C3 Feature Employee: Keisha - "Where Love Takes Center Stage!"


It is one thing for a company to proclaim that it 'loves' its employees, but another thing entirely to walk the talk.
Valentine’s Day may traditionally be the time to show people how much you care, but Business Process Outsourcing (BPO) firm C3/CustomerContactChannels (C3) takes the principle of V-Day to heart by making a company culture out of it.

This “love fest” is seen the moment one enters company headquarters—posters strewn across the company walls proudly declare, “Love what you do,” “Love coming to work,” and “Love the difference.” And if that is not enough to convince a visiting client or guest, the employees themselves are the best reflection of the company’s love-centric culture. For an organization that operates mostly at nighttime, the atmosphere teems with a vibrant energy that can only come from people who genuinely enjoy what they do, respect who they work for, and thrive in their work environment.




A Culture of Positivity

For 22-year-old Keshia Faculin, a fresh college graduate, learning about C3’s core principles cinched her decision to work for the company. “C3’s culture best reflects its core values of accountability, open and honest communication, and recognition of people and community—when I saw this, I felt that this was a company that’s not all about business, but also one I can see myself growing in,” she shares.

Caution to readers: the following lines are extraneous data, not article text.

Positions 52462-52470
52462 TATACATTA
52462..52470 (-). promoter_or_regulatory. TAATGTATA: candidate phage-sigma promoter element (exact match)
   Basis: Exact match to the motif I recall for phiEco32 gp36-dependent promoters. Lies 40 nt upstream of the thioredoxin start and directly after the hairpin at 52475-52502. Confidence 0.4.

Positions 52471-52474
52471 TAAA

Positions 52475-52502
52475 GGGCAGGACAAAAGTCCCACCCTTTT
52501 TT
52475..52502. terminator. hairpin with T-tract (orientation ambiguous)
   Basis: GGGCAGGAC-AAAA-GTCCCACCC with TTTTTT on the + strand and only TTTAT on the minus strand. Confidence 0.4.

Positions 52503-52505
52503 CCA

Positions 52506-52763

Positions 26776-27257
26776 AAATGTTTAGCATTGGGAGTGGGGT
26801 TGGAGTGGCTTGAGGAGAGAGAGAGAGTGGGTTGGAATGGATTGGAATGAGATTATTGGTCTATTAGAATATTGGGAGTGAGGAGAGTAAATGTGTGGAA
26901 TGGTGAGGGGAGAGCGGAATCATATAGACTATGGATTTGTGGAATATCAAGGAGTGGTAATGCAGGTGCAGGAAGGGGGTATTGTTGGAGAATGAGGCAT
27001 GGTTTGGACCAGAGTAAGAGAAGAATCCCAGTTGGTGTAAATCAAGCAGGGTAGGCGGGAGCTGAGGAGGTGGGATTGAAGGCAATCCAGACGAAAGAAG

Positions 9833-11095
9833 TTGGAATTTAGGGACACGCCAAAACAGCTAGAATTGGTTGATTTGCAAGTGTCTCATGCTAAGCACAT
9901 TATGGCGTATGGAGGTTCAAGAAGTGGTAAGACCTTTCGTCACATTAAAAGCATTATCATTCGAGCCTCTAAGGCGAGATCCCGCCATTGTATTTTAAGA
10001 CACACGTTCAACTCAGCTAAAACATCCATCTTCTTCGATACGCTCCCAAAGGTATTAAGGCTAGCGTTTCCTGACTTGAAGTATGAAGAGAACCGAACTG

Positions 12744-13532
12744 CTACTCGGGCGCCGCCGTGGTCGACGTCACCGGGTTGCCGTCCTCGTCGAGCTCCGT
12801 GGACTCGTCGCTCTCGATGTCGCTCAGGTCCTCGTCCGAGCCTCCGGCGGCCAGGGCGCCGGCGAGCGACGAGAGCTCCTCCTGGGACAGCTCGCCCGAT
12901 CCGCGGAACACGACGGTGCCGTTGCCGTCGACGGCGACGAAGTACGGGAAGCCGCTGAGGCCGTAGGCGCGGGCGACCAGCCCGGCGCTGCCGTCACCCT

A born-again Christian, Faculin regularly conducts bible study groups outside of work. “I disciple people and teach them how to lead their lives in a positive way, to be vibrant in spite of challenging circumstances,” she shares, adding that this aspect of her personality is something she feels her company genuinely supports. “In C3, I get to help out people with their concerns. So, aside from being of service in church, I can also do that at work. It totally coincides,” she says.

For call center supervisor Dennis Escobar, it was the fact that C3 is a growing company in the Philippines that drew him in. “It’s the hope of a new culture, a different environment,” he admits. “I didn’t like how things were handled in my previous company—they were quite rigid when it came to their employees. The call center culture I grew into was good, but people would change as they went up the ranks. With C3, the bosses here are different. They listen to you, they treat you as family, and they ask for your input before making a decision. My past company would never ask for my take on the company’s operations. Here, we have an open door policy that is neither abused nor exaggerated. I feel that what I say matters,” Escobar says.

A Caring Employer

More than being an environment that injects fun into the workplace—C3 regularly holds monthly raffle draws, sports fests, and parties to further engage its 1,800-strong workforce—what makes the company’s average attrition rate significantly lower than the industry average is the management team itself.